The Death of the Social Media Manager


Hootsuite Recently wrote a blog article declaring that the title of Social Media Manager is pretty much dead (read here).  Even the strongest social media advocates are waving the white flag.

Is it true?

My response on Twitter: “Title: yes.  Job function: Absolutely not.”

Now don’t be confused:  Hootsuite is only referring to the title of Social Media Manager as being “dead”.


  1.   The title is just too broad – At Silverback Social alone, we have six people alone that manage various different aspects of social media – from community management, to content strategists to brand strategists and beyond.  In today’s competitive market, if you’re a medium sized business to a corporate Fortune 500 company, you need to have more than one person working on your social media.  (Don’t want to deal with it?  Hire us.)
  2. Any social media manager worth their salt will hate being referred to as a social media manager.  It’s yesterday’s buzz-word job title.  A cliche if you will.  Set your company apart and look for a digital or social media marketing professional.  Or better  yet, take the point from above and look specifically for a community manager or digital content strategist.
  3. It’s an inaccurate description of what function this person fulfills – Today’s social media manager doesn’t, as the title would imply, manage social media for a company.  They talk, they engage, they solve problems, they identify new opportunities, they set the company’s voice and tone, they leverage culturally relevant events and news and strategize how their company can leverage this information, they plan campaigns  – this goes beyond the scope of simply operating Twitter and Facebook.

…And all of the above is exactly what makes that’s this job function so important.

So there you have it: while the social media manager title is disposable, the job function is certainly not.

What do you think?  Has the “Social Media Manager” title met it’s demise?  Tell us in the comments below!

Social Media: The Next Generation’s Dead-End Job?

social media dead end

Is social media next?

I used to work for a prestigious college in the Westchester area as Director of Digital and Social Media.  While there, I was often invited by the heads of student organizations and other clubs to talk about what a career in social looked like and how students could properly use it: sort of like Social Media 101.  It was great. Until Q+A time, when I heard the following, over and over:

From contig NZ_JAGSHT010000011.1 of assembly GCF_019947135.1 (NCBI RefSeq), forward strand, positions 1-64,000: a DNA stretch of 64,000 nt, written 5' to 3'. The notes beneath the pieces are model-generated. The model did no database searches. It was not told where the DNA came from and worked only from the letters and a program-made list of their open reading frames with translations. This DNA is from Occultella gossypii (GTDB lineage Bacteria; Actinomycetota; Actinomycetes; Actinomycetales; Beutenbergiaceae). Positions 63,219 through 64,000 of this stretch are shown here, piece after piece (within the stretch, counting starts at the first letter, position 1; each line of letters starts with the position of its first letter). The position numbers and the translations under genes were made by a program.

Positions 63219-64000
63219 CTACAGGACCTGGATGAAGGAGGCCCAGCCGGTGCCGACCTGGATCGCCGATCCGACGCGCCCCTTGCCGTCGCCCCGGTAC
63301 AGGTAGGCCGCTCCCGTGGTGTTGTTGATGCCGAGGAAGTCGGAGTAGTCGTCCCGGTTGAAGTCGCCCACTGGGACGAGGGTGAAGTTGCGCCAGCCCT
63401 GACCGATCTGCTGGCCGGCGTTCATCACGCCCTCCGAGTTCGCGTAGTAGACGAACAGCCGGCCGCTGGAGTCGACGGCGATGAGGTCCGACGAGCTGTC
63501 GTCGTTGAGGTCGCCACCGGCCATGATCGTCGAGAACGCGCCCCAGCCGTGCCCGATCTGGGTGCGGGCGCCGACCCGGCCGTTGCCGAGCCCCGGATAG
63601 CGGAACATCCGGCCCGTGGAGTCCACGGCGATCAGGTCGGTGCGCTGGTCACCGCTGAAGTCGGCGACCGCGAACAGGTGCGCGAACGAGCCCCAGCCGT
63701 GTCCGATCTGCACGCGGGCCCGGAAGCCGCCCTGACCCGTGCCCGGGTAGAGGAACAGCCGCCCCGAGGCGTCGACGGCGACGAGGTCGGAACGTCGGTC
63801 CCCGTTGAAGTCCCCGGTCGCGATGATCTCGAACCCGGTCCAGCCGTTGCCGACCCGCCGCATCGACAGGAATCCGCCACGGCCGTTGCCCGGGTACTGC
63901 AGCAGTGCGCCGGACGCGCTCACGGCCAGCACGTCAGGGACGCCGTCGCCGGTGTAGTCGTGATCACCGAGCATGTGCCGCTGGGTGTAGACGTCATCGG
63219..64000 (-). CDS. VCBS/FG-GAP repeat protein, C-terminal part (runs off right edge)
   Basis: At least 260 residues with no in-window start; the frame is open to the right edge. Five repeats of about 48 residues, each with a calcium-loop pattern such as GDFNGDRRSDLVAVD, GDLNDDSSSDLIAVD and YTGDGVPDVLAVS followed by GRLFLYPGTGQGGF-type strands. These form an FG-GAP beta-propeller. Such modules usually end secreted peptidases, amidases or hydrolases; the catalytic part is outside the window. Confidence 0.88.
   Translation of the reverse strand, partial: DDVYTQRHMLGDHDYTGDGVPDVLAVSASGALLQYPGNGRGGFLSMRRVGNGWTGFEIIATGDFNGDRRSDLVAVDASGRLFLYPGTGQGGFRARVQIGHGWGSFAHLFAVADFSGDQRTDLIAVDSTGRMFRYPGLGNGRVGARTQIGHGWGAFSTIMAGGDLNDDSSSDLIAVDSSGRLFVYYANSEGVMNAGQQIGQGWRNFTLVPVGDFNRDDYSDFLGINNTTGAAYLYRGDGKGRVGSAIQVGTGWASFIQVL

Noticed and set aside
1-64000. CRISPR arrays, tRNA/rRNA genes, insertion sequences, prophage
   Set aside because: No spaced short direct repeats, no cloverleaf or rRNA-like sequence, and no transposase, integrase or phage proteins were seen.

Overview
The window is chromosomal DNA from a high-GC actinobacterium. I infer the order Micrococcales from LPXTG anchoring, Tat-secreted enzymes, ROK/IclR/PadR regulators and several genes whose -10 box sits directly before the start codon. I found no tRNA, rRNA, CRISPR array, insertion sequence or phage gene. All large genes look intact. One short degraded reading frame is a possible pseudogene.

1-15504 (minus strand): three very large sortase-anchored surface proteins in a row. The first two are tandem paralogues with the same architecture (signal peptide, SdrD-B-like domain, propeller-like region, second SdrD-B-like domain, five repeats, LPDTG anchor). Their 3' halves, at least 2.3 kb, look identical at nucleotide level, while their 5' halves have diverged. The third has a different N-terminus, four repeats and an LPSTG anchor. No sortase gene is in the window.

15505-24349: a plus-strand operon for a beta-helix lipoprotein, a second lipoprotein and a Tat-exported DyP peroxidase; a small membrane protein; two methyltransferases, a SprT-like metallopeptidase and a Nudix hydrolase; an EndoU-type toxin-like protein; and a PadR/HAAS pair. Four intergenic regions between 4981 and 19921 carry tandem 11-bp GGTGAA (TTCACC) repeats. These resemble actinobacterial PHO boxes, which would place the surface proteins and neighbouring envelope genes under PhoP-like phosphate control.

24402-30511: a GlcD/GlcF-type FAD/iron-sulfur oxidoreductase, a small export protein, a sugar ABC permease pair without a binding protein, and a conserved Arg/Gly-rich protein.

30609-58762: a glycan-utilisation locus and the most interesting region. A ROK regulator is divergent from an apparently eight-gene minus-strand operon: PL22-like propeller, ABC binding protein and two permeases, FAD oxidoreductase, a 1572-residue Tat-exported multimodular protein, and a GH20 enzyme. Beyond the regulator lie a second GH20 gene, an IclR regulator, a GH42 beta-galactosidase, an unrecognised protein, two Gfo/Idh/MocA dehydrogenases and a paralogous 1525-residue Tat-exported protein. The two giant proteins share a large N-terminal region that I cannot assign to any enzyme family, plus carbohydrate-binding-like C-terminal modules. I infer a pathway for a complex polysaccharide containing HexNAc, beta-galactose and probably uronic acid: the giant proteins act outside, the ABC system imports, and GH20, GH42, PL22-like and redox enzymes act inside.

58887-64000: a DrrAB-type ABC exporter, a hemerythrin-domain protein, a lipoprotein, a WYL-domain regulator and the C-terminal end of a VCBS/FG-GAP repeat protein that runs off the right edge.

“I’m studying political science, but there are no jobs, so I’m just going to do social media instead”

– OR –

“I’m studying biology, but it’s really difficult so I want to do social media instead. I do it everyday anyway and even manage my cousin’s pizzeria’s Facebook page.  What’s so hard about it?”

Really?  REALLY?

Therein lies my fear: social media is becoming the next generation’s dead end job.

Actually, it gets worse. It’s already happening.

Today’s generation (and I’m referring to most millennials) seem to think that social media is a great “last resort” if they can’t secure a job anywhere else.  I especially see it with companies who hire interns to handle their social media: they tell the interns “Just make sure the page is updated”.

And once these former interns graduate and are hired by a company to actually do social media, they have already learned what I like to call “lazy social”.  They pin and post and tweet just for the hell of it…just because it has to get done…and somebody’s gotta do it, right?  The day in and day out at this point requires little thought and even less action.

And there you have it.  The dead end job.

How do I know this is true?  When I talk to the team at Silverback, they say they get a LOT of flack for being in social media.  Their friends think it’s a joke.  It’s so far past a “buzz word”, that it’s now a cliché.  Because every other person in the room is a social media “expert”, “guru”, “rockstar”, “ninja” or any other assortment of randomly selected and self-applied titles.

Here’s the thing: The Silverback Team puts in WAY too much time and effort for anyone to call what we do “a joke”.  From developing content calendars, to calculating analytics, to developing strategic times for posts, we do these things because we understand they are tied to our overall goals.

But we get the bad name because of “lazy social”.  Because when people use social media, they don’t use it strategically.  They use it lackadaisically: there’s no attention put towards identifying their goals or capturing their audience’s attention.

And when it’s that easy, it attracts the next generation kid (or, even adult) who wants to do it because, well, just pinning and posting every day?  That sounds like the easiest job in the world.

What do you think?  Have you seen people engaging in lazy social?